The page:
Two multibillion dollar telecoms takeovers may be in doubt after the recent military removal of Thailand's unpopular leader.
Huge share sales during the past year have shifted effective control of two major Thai telecoms firms to Norway's Telenor and Singapore's Temasek Holdings.
Market observers now believe that Thailand's military-appointed interim government is more likely to follow the rules on foreign ownership of Thai firms.
The Thai government may ask Temasek to reduce its effective 96 percent stake in Thailand's Shin to below 49 percent in line with regulations, according to a report in local daily The Nation quoting an "unidentified government source".
Shin controls a mobile phone company, TV broadcasting, satellite communications and other interests in Thailand.
Temasek representatives told Thai media yesterday that they would not comment on "market rumours".
The increased scrutiny of foreign investments has apparently been fuelled by a furore over Temasek's takeover of Shin earlier this year, which used various intermediaries and holding companies to bypass a 49 percent limit on foreign control.
Shin Corp was founded by Thailand's deposed prime minister, Taksin Shinawatra, who still controlled the firm until its January sale for US$1.9 billion to Temasek.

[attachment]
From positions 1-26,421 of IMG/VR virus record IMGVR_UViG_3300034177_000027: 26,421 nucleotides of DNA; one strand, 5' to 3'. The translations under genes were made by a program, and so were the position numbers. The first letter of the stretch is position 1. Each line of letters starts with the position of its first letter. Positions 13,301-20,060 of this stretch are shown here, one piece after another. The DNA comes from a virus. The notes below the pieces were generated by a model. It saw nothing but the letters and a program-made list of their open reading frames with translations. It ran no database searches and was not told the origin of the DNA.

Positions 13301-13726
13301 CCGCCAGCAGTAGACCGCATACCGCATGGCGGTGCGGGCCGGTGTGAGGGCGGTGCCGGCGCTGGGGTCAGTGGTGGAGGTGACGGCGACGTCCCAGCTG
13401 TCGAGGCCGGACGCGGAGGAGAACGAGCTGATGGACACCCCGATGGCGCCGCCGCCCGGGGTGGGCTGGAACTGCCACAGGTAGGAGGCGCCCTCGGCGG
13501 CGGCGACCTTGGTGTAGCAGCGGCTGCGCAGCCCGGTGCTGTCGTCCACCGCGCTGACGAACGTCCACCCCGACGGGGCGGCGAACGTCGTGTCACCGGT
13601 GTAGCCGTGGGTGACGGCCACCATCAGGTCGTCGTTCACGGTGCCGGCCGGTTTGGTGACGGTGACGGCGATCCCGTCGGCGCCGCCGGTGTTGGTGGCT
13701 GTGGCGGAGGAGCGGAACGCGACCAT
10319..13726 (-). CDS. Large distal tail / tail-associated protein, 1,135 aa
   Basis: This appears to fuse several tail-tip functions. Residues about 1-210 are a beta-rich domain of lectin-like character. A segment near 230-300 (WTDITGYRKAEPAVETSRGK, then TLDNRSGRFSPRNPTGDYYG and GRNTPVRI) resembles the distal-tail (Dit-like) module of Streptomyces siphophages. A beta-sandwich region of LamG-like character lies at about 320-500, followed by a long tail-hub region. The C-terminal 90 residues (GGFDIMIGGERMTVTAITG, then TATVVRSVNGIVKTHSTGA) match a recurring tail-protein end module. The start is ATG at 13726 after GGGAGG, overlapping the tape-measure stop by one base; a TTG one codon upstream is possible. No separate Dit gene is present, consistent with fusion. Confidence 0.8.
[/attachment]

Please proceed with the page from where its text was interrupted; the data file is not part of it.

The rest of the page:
The tax-free sale added to Shinawatra's unpopularity with urban and middle-class Thais, and provided further impetus for his removal in a non-violent military coup last month.
Temasek is closely linked to Singapore's president, who has the power of veto over chief executive and board member selections. Temasek's current chief executive is the president's wife.
The close connection to Singapore's government has increased concerns in Thailand that sensitive communications assets are passing into foreign control.
Following the unwelcome publicity, the Singaporean company has made efforts to better explain its operations to Thais, for example by providing a Thai language version of parts of its website.
If forced to reduce its holding in Shin Corp immediately, Temasek would face a huge loss as the current value of Shin shares is more than 40 percent below the purchase price.
According to "unnamed sources familiar with Temasek" quoted in the Bangkok Post today, Temasek will consider selling off its shares gradually over a three or four year period, on the condition that other foreign telecoms firms face similar treatment.
The furore over the politically-linked Shin buyout has focused new attention on an earlier telecoms sale, which had originally passed with little comment.
Norway's Telenor ASA took control of local mobile phone operator Total Access Communications last year in a deal that also involved the use of holding companies to evade Thailand's 49 percent limit on foreign ownership of certain companies.
In its most recent quarterly report, issued in July, Telenor acknowledged that it has an "economic stake" of 70.6 percent in the Thai firm, and that Thai regulators were looking at more restrictive foreign ownership rules.
The company's executives have since stated that the purchase was in compliance with Thai law.
Thai coup threatens US$1.9 billion telecoms deal
By Simon Burns on Oct 16, 2006 10:07AM